Since about the same time that cardamom joined salt and pepper in my spice cupboard, Indian culture in the United States has emerged from its urban enclaves and gone to the mall. Monsoon Wedding and Bend It Like Beckham are box office nirvana, pashminas are such old news that fashion slaves call them "has-been-a's," and Indian cuisine, once a tentative matter of curried chicken, is everywhere ascendant. Food has always eased the introduction of new cultures into ours. At first culinary ghettos keep the immigrants' dishes at arms' length—in Chinatown, say, or Little Italy, or Curry Row. Or relations are halting, with the wary natives accepting only the newcomers' "signature" dishes—egg rolls, pizza, tacos.
Simultaneously, Americans create our own diluted versions of foreign dishes by using more familiar ingredients: highway diner specials like "spaghetti with red, Italian-style sauce" and "Oriental stir-fry." As recently as ten years ago, in many parts of America, eating raw fish was considered daring. Now sushi places thrive far beyond big cities. The once baffling building blocks of once foreign foods—garlic, jerk sauce, wasabi, edamame, lemongrass—are absorbed into haute cuisine, into mainstream dining out, home cooking, defrosting, microwaving. They show up as dipping sauce at fast-food chains. Jerk Chicken McNuggets, anyone?
Not quite a recent import after all, cardamom is simultaneously being discovered and rediscovered. Discovered because its fresh, sweet, more-exotic-than-cinnamon flavor is new to many people; rediscovered because cardamom has always been here, hiding in plain sight, tucked between the oregano and the cloves and embedded in countless smorgasbords' worth of Swedish meatballs.
A mainstay of Scandinavian and Baltic cooking, Elettaria cardamomum, which comes in green or black pods or in powder form, often sweetens those northerners' breads and coffee cakes. In India, it's chewed as an after-meal digestive or cooked in meats and sweets. Some believe it's an aphrodisiac, and it does add a sexy edge to everything from pot roast to fruit cobbler. A touch of it stirred into creamy rice pudding turns a nursery dishe into grown-up dinner-party fare.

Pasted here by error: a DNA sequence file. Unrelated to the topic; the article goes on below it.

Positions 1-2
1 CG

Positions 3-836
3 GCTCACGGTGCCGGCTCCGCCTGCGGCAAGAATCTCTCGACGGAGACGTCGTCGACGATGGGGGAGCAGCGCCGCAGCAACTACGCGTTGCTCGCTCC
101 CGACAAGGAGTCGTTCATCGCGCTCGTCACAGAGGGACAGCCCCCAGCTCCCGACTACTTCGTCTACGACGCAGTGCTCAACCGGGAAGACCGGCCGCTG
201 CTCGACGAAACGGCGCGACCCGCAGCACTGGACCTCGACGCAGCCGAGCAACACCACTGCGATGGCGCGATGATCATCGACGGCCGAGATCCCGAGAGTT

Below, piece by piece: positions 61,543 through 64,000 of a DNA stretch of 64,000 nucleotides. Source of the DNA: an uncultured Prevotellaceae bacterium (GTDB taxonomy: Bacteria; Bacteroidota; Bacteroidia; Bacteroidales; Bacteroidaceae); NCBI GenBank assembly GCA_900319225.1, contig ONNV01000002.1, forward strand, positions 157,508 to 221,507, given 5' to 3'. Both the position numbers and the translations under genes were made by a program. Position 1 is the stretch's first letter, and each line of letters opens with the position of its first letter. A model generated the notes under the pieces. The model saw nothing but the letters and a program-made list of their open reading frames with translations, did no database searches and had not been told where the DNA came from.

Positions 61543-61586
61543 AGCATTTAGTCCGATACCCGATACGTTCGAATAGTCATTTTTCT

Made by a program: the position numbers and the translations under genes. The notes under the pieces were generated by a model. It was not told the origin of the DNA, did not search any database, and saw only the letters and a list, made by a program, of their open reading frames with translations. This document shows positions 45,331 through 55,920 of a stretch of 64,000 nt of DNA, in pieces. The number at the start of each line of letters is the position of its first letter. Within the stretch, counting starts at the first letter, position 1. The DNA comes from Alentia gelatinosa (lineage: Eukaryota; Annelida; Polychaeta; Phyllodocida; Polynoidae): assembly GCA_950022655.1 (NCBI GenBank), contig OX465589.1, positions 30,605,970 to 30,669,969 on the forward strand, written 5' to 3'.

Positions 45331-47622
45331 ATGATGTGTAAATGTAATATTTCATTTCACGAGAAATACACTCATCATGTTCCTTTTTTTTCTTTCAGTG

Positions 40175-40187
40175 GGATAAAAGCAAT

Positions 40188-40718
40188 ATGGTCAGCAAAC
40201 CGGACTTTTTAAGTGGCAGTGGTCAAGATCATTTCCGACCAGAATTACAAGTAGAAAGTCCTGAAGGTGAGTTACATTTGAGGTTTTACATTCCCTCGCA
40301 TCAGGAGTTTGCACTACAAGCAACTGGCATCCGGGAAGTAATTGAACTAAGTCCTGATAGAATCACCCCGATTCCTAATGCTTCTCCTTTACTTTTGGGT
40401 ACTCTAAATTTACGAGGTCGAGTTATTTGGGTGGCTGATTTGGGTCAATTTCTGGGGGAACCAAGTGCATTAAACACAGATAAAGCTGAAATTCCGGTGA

The instructions on the cardamom jar in aisle three (add to sweet potatoes or apple pie) suggest that this spice works for meals as American as Thanksgiving. In my house, we haven't yet figured out how to inject it into hot dogs, but we add it to burgers and pork chops cooked with onions and apples. Sudha Koul, the Kashmiri memoirist and author of the cookbook Curries Without Worries (who's soaked up some local customs during years of raising kids in New Jersey), says she likes to "throw cardamom and cinnamon into the meatloaf." So the meatloaf becomes a sort of kebab. The chopped onion can be replaced with garlic, the parsley with coriander. Some might call it a bastardization, but the shouldn't say that as if it's a bad thing!
Centuries from now, when food historians trace cardamom from the amber cooking fires of the subcontinent to Brooklyn to the Fourth of July picnic in Winston-Salem, North Carolina, it will have mingled and mated with countless regional traditions. And as mixed marriages and multiethnic families continue to proliferate in this "everything bagel" of a country, cardamom is bound to end up not just in the meatloaf but in the tamales, too.
Get the recipe for Cardamom-Spiced Meatloaf
Amy Finnerty, a writer who lives in Brooklyn, is working on her first novel.
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